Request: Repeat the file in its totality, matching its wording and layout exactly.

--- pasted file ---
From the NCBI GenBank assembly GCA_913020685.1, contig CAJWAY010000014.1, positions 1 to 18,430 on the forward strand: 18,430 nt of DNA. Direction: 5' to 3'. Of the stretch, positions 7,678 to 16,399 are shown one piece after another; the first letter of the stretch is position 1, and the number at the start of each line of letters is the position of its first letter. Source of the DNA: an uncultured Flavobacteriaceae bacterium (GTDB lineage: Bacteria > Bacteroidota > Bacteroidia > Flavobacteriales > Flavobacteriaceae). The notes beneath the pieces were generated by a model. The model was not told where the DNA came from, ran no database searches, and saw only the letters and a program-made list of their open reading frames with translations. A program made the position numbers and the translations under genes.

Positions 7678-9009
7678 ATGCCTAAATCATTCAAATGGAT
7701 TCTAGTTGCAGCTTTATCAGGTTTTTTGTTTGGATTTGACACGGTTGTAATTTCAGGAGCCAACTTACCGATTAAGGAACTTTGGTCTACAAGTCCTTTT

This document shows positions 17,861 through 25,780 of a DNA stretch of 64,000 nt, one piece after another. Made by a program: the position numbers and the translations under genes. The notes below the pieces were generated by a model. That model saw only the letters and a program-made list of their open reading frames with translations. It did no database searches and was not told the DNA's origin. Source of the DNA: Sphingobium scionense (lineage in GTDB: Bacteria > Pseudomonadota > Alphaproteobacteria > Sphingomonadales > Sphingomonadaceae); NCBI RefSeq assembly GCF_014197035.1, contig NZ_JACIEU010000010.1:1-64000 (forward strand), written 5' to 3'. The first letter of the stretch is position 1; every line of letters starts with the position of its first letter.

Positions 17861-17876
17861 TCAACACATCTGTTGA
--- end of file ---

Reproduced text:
From the NCBI GenBank assembly GCA_913020685.1, contig CAJWAY010000014.1, positions 1 to 18,430 on the forward strand: 18,430 nt of DNA. Direction: 5' to 3'. Of the stretch, positions 7,678 to 16,399 are shown one piece after another; the first letter of the stretch is position 1, and the number at the start of each line of letters is the position of its first letter. Source of the DNA: an uncultured Flavobacteriaceae bacterium (GTDB lineage: Bacteria > Bacteroidota > Bacteroidia > Flavobacteriales > Flavobacteriaceae). The notes beneath the pieces were generated by a model. The model was not told where the DNA came from, ran no database searches, and saw only the letters and a program-made list of their open reading frames with translations. A program made the position numbers and the translations under genes.

Positions 7678-9009
7678 ATGCCTAAATCATTCAAATGGAT
7701 TCTAGTTGCAGCTTTATCAGGTTTTTTGTTTGGATTTGACACGGTTGTAATTTCAGGAGCCAACTTACCGATTAAGGAACTTTGGTCTACAAGTCCTTTT

This document shows positions 17,861 through 25,780 of a DNA stretch of 64,000 nt, one piece after another. Made by a program: the position numbers and the translations under genes. The notes below the pieces were generated by a model. That model saw only the letters and a program-made list of their open reading frames with translations. It did no database searches and was not told the DNA's origin. Source of the DNA: Sphingobium scionense (lineage in GTDB: Bacteria > Pseudomonadota > Alphaproteobacteria > Sphingomonadales > Sphingomonadaceae); NCBI RefSeq assembly GCF_014197035.1, contig NZ_JACIEU010000010.1:1-64000 (forward strand), written 5' to 3'. The first letter of the stretch is position 1; every line of letters starts with the position of its first letter.

Positions 17861-17876
17861 TCAACACATCTGTTGA